Story notes: Contains spoilers for Wilson's Heart.
They think that he doesn't care about consequences, but nothing could be farther from the truth. He's always looking at the bigger picture; he knows that for every action there is a reaction, if not always equal and opposite, as Newton had postulated. It's not that he doesn't care about them (okay, so he doesn't care a lot) it's just that the consequences don't tend to be deterrents from his chosen courses of action.
He didn't believe in lying, especially not to himself, even though partial truths and omissions were a useful part of his repertoire. He was a screw-up at life, but he was good at what he did, better than anyone else. Even the people that hated him tended to describe him as a brilliant diagnostician, if a first-rate bastard. He could live with that. He lived with a lot of things that would bother other people, including his never-ending pain.
He was a (mostly) functional addict, who regularly chose between a mind distracted by pain or one clouded with narcotics. He understood the trade-off between what you want out of life and what you can get. He understood that diagnosis was sometimes a one step forward, two steps back proposition, and even when you had all of the answers, it didn't mean that you could do anything with them. That didn't mean that he was ever prepared to be helpless.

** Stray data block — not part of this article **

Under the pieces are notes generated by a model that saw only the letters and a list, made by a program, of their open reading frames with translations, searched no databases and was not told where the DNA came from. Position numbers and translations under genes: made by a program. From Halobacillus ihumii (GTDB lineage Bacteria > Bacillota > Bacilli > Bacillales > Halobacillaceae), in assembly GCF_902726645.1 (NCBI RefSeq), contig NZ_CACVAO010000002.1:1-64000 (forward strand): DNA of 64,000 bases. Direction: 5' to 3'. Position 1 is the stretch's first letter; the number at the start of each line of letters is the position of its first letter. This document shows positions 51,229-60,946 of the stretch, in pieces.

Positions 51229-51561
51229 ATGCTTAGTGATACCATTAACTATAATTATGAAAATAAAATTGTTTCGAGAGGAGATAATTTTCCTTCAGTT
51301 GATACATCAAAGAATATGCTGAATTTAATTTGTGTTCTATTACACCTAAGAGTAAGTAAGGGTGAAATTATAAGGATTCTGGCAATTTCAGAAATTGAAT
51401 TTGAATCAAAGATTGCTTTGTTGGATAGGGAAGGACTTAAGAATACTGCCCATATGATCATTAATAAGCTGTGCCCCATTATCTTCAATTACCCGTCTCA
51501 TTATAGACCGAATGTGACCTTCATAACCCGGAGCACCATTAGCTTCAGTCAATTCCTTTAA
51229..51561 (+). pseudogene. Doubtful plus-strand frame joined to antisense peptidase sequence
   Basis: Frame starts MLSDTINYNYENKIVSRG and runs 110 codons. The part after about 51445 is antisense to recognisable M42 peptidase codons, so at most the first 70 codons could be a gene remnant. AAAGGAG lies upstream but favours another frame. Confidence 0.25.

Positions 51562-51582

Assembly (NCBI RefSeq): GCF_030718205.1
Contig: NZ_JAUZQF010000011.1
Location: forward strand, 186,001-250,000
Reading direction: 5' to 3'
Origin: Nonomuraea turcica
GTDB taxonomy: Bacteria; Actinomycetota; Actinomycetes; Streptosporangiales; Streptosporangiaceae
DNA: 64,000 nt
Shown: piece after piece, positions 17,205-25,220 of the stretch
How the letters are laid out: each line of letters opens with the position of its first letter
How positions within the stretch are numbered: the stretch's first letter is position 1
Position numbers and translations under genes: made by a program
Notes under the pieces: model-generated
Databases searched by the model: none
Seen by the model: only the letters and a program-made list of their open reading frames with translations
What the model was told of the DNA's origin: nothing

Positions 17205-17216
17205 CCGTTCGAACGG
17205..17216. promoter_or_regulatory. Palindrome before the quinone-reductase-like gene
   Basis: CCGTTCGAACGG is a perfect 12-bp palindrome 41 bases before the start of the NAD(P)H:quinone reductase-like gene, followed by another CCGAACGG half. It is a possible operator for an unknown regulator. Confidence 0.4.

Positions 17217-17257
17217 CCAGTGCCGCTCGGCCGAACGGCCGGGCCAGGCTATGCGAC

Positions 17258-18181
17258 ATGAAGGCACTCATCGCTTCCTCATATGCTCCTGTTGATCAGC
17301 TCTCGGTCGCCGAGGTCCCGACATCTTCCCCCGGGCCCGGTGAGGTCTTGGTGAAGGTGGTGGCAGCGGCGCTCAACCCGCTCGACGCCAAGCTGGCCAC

That was the one thing that he had promised himself that he would never be. He was crippled, handicapped, physically disabled, and he milked it for all it was worth, when it suited him to do so, but he was not helpless. He didn't fail. He didn't lose. He didn't ask for help, and he accepted the consequences of his actions when he had eliminated all other avenues of recourse.
That's why he did it; that's why he risked his life to save her. The kids may not get it, and Wilson wasn't ready to see it, but it was true. Cuddy got it, even if she would pretend she didn't, unless he asked â€“ and he wouldn't ask. She'd known him a long time; seen him at his best and his worst, believed in him.
He could count on her, could count on Wilson. That's why he had called him that night. He wasn't that drunk, just a little over the limit, didn't need Wilson to put him on a bus home. It was just what they did. House got into "trouble" and called Wilson. Wilson came and let House convince him to "loosen up" a little, and Wilson got to take care of him and make jokes at his expense. It worked for them.
He just hadn't thought that anyone else would come. He certainly hadn't believed that Amber had really cared enough about Wilson to come after House so that he wouldn't have to. She didn't know the rules, didn't even know it was a game. It cost her life. It may have cost Greg his friendship with Wilson. That was a consequence, and it was his to pay.
And he would â€“ as soon as he ran out of other courses of action.